Trump’s trade wars: Aiming at long term gains for America

On 21 March US President Donald Trump signed a Presidential Memorandum targeting China and demanding “a true reciprocal trade agreement”. (Official White House, photo by Shealah Craighead).

Last Friday, President Donald Trump again surprised  the world by imposing new import tariffs on Chinese products of a value of $60 billion and deferring the imposition of import super levies on European Union steel and aluminum for 1st May. In the latter case he also postponed the new tariffs for another six exporting countries (Argentine, Australia, Brazil, South Korea, Mexico and Canada).

In this matter, the US has accorded the benefit of doubt to America’s closest allies. Given that, it’s obvious that the White House chose to single out and target China. It said the US will also greatly restrict and possibly fully block the transfer of American technology to this country and rigorously screen the acquisition of US assets by Chinese interests.

Stocks felt the heat

Despite the fact that those decisions by the President of “Make America Great Again” were rather less severe than his rhetoric meant, capital markets all over the world considered them as quite dangerous. Stocks were further depressed in all major markets and the usual safe havens like bonds gained grounds. The impact was more severe for the Tokyo Stock Exchange.

The Nikkei – 225 stock index lost 4.51% in a few hours, mainly because Japan was not excluded as the European Union (28 countries) and the other six exporters from the tariffs of 25% and 10% respectively, on steel and aluminum imports. The new import levies on those products started being imposed by the US customs authorities as of 00.01 hours last Friday.

The EU to be scrutinized

Regarding the deference of tariffs on steel and aluminum for the 28 countries of the European Union plus the other six, Washington has a twofold target. Firstly, for at least some time it wants to punish only Chinese exports. On the other hand, Washington seems ready to press hard the Europeans for a major overhaul of their trade relations. The EU will very probably be asked to reduce its own import taxes on American products in return for a permanent exoneration from the steel and aluminum super levies.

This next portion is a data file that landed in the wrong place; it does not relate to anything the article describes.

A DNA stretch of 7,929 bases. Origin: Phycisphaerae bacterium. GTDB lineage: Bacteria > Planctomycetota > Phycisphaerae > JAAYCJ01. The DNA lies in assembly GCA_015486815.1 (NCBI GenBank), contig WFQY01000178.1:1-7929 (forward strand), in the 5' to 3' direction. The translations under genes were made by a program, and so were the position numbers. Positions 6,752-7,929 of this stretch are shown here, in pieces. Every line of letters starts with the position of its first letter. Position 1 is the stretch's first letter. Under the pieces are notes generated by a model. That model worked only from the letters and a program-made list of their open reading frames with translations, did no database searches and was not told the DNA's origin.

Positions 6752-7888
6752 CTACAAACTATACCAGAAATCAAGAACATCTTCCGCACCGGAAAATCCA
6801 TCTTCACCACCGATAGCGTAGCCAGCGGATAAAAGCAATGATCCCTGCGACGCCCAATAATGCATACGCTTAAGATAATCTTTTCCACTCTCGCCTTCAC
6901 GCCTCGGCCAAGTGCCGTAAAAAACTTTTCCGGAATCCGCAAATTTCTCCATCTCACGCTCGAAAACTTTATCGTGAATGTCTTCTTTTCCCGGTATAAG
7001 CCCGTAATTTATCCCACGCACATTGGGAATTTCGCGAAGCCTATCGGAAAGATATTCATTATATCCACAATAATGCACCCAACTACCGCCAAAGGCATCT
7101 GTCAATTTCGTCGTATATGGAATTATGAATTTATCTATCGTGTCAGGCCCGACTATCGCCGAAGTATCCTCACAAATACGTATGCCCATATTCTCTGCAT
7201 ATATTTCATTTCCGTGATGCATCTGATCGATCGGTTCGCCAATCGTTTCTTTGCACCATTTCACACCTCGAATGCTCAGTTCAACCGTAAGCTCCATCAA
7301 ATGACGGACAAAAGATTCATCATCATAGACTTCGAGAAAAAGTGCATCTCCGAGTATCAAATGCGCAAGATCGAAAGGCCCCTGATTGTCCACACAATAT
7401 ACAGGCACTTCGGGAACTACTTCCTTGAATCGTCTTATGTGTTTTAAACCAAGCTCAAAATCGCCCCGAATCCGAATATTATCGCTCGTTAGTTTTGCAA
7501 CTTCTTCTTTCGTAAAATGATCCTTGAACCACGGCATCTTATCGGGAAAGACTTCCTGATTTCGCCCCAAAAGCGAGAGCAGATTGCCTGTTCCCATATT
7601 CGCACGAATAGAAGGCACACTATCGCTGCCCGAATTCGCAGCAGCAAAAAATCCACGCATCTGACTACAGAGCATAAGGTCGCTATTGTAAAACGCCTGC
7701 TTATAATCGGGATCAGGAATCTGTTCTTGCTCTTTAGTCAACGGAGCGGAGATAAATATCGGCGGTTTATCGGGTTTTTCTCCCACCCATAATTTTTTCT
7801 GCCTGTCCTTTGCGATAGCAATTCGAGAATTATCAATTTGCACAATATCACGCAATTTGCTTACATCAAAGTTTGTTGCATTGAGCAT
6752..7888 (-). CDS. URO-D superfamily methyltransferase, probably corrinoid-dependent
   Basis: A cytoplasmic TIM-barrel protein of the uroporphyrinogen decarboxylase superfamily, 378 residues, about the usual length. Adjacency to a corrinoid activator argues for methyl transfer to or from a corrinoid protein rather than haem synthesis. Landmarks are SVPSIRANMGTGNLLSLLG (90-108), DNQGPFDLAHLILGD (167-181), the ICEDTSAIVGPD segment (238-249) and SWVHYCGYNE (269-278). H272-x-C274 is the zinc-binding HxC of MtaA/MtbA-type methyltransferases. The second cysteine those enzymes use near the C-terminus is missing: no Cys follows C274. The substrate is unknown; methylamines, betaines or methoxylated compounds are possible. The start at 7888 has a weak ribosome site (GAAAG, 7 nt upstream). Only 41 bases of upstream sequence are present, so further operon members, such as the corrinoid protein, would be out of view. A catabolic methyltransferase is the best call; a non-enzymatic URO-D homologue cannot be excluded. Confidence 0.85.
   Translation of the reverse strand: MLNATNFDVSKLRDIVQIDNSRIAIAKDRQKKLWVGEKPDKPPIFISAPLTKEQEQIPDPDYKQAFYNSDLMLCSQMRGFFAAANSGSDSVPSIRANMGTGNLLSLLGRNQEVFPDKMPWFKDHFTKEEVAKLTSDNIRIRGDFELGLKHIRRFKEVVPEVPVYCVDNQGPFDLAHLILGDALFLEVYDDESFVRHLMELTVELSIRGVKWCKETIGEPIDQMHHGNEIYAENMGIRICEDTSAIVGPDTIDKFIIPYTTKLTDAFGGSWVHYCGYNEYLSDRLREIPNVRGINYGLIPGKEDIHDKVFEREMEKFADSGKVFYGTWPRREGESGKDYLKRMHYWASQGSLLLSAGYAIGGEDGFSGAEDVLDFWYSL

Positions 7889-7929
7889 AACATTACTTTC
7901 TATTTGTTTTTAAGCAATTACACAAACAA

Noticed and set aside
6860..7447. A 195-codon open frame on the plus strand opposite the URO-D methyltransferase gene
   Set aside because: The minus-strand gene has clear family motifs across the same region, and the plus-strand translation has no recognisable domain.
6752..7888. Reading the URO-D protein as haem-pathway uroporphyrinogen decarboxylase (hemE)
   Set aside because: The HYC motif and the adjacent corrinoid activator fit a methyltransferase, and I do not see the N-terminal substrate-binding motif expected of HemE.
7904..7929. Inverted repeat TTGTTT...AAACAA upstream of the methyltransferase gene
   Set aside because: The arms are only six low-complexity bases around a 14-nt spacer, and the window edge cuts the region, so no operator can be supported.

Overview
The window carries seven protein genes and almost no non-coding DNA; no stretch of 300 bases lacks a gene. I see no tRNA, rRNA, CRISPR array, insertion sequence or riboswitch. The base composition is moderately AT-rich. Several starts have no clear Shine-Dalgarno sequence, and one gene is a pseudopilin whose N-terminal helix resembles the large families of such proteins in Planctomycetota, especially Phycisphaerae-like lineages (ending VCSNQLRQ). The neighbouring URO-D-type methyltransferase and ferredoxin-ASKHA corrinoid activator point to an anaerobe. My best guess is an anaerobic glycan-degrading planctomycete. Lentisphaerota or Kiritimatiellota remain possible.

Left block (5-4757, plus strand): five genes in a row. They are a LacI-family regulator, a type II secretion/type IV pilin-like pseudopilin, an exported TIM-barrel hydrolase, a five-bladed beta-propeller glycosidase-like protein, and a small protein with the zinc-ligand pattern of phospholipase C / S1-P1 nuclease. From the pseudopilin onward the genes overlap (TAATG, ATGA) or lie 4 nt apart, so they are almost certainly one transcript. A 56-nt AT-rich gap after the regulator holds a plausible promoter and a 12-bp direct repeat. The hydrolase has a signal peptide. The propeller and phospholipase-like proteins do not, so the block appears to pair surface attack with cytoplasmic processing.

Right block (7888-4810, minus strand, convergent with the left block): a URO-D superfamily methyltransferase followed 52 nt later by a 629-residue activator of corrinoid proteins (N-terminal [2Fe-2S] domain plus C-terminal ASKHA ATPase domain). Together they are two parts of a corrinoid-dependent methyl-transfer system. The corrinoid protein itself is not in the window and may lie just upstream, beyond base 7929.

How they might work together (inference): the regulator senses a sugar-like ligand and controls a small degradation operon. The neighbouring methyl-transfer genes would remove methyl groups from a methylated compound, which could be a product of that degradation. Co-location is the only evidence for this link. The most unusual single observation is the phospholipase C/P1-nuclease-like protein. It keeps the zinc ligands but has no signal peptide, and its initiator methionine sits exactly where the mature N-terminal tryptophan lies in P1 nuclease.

More importantly, Brussels will also be asked, even blackmailed, to reduce or abolish its non tariff barriers to imports. It’s about the complex EU edifice of detailed and in cases peculiar product specifications or other characteristics related to health and environmental issues that imported goods have to respect. In this context the European automotive market and the agro-food sector will be the first to feel the pressures of the American negotiators, asking for detailed ‘disarmament’ of the alleged unfair internal EU market protection with non-tariff measures.

Presidential Proclamations

Trump is quite clear on that in signing the relevant Presidential Proclamation on 22 March entitled “Adjusting Imports of Aluminum into the United States” which exempts the EU from the new levies. A twin Proclamation was signed for steel. Then, the White House issued a statement saying “By May 1, 2018, the President will decide whether to continue to exempt these countries from the tariffs, based on the status of the discussions. The European Union will negotiate on behalf of its member countries.”

In short, the temporary exemption of the EU from the steel and aluminum tariffs is just an obliging gesture. During the next two months the Europeans have to accept deep changes in their trade relations with the US. Washington is determined to overhaul the trade over the Atlantic, to the detriment of the eastern shores of the Ocean. Nothing will be as before. The same is true for other great Ocean, the Pacific.

Chinese moderation

Even before Trump announced the new tariffs on Chinese products and the other restrictions on Chino-American economic relations, Beijing had stated it will retaliate by imposing extra import taxes on US products. However, in comparison to Washington’s tariffs on Chinese goods of $60bn, the Chinese trade authorities restricted their own action only on American products of a value of just $3bn. This is visibly a gesture of good will and seemingly Beijing will be happy if this tit for tat stops here.

All in all, Trump’s trade wars have started in earnest. The truth is, though, that Washington’s action is less aggressive than the Presidential rhetoric connoted. During the next few weeks it will become clear if the administration’s moderative approach is to prevail. In any case, stock markets felt the heat last Friday. The bubble-like pricing levels there don’t seem able to withstand even the slightest tremor. But this is another story, as Rudyard Kipling would have said.

 

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